This Meatless Monday, consider one of these tasty (and protein-packed) meat alternatives.
For some, cutting out meat (even once a week) can be a challenge. Years of the standard western diet (consisting largely of animal-based products) has taught us that without meat our meal is incomplete. Further, a common misconception is that those who don’t eat meat don’t get enough protein: this is simply not true.
A diet free of or low in animal products can provide us with more than enough protein to sustain an active, healthy lifestyle, and there are tons of meat alternatives available to fill that “void” that some have when our plates are meatless. This Meatless Monday, consider one of these tasty (and protein-packed) meat alternatives.
Perhaps the most well-known meat alternative, tofu has gotten a bad rap for being bland and therefore boring. However, when prepared properly, tofu can be mouthwateringly delicious. Think of tofu like a sponge. When you set it in liquid (marinade), its porous texture soaks up the liquid, adopting its flavour, and making tofu anything but bland. Try these tasty tofu recipes, and find out why this meatless protein has been a staple in vegetarians’ diets for decades.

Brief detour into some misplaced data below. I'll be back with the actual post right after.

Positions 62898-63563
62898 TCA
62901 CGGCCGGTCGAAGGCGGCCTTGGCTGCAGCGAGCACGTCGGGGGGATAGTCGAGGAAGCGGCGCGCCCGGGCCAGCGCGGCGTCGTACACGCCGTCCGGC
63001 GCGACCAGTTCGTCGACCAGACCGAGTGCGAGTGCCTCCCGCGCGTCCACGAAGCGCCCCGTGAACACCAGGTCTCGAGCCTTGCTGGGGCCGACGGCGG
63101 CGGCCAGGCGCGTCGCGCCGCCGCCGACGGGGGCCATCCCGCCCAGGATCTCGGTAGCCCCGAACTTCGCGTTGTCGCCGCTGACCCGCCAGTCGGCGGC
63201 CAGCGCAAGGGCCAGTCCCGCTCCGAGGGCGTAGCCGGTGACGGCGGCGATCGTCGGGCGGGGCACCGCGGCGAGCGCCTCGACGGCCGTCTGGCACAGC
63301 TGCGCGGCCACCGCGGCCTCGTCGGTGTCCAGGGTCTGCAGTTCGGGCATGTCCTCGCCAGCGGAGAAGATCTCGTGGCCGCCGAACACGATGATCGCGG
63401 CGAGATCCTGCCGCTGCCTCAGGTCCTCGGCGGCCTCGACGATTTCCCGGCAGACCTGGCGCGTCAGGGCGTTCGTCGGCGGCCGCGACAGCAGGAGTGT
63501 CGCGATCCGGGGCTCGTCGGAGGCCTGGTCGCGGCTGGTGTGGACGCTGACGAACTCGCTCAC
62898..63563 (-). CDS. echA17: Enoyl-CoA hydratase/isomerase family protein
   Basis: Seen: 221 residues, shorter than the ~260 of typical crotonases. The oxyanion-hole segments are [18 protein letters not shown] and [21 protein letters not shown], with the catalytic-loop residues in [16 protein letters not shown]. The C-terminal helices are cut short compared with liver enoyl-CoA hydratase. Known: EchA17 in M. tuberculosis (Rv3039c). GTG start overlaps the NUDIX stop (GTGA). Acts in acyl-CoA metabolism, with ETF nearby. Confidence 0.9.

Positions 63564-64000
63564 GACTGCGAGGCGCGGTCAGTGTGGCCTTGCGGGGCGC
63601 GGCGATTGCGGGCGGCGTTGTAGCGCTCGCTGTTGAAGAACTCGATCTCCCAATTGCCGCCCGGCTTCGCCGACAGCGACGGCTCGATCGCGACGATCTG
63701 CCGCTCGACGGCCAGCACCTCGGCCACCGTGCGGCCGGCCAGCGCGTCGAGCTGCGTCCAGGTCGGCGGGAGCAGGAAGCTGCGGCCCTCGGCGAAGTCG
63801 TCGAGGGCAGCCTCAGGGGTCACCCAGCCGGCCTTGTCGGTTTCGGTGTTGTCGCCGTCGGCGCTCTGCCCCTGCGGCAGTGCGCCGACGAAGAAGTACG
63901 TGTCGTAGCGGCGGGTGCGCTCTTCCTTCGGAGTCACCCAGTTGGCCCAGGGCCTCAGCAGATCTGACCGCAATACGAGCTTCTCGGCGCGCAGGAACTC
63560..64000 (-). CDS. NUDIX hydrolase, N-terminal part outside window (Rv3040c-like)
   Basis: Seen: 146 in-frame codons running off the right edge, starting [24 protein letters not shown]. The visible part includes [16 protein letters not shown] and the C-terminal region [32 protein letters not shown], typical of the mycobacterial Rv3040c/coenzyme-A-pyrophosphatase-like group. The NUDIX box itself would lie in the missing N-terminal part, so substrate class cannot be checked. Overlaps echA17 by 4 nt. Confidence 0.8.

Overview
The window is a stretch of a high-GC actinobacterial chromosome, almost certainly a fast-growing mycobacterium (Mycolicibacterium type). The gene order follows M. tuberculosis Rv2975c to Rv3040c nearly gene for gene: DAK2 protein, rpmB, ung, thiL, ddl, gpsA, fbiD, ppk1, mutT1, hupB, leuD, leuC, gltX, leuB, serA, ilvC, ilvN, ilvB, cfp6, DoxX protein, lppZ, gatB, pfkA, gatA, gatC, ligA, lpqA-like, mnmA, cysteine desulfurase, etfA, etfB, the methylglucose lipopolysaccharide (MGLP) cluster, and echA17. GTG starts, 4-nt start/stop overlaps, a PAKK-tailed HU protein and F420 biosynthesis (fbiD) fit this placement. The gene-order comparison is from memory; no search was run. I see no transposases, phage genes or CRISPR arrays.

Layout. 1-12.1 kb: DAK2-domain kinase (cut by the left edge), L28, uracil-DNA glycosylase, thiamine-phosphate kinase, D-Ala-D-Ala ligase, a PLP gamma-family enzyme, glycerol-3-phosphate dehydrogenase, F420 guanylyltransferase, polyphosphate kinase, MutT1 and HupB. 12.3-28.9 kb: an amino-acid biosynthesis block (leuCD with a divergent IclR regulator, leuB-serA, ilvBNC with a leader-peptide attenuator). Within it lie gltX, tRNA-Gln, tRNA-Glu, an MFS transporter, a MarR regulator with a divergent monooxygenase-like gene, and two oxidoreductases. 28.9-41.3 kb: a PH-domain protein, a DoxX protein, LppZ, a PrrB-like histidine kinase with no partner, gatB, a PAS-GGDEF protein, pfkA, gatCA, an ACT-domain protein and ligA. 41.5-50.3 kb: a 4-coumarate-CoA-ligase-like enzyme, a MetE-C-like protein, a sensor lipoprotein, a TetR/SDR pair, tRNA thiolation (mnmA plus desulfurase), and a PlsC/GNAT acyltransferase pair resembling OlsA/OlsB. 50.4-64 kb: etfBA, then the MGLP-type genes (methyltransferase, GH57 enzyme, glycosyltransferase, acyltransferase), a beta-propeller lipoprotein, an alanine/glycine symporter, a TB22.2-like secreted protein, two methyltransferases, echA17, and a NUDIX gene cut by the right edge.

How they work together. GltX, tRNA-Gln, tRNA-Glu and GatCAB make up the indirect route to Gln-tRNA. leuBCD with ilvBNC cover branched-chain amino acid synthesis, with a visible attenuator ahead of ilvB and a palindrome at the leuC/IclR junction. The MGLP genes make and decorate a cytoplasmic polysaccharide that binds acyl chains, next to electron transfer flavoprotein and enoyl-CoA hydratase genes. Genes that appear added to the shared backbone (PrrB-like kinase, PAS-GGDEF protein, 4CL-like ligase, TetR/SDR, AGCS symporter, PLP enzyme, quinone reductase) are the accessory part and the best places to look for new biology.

- Sweet and Sour Tofu
- Tofu Tikka Masala
- Soba Noodles with Almond Sauce and Pan-Fried Tofu
Part of the traditional Indonesian diet, tempeh is an easily digested and tasty meat alternative. Unlike tofu, which is made from pressed soybean curd, tempeh is made from naturally fermented and bound soybeans, giving it more texture than tofu. Raw tempeh is generally found in the freezer section and will keep in your home freezer for several months. Smoked and marinated varieties, including yummy tempeh “bacon,” are found in the refrigerator section. Give tempeh a try with one of these fool-proof recipes.
- Tempeh “Chorizo”
- Cantonese-Style Orange-Sauced Tempeh
- Tempeh with 40 Cloves of Garlic
Also sometimes referred to as “wheat meat,” seitan is essentially a doughy meatlike product made primarily of vital wheat gluten and seasoned with herbs, spices, and soy sauce. When incorporated into a meal, seitan offers the chewy texture of meat, but without the unhealthy saturated fat. Seitan is extremely versatile, and can be easily incorporated into a variety of dishes including stir-fries, stews, salads, kebabs, or meatless loaves. The following recipes will tempt even the most stubborn of meat-eaters.
- Basic Seitan
- Farfalle and Seitan Salad with Pecan Pesto
- Turkish-Style Seitan Shish Kebab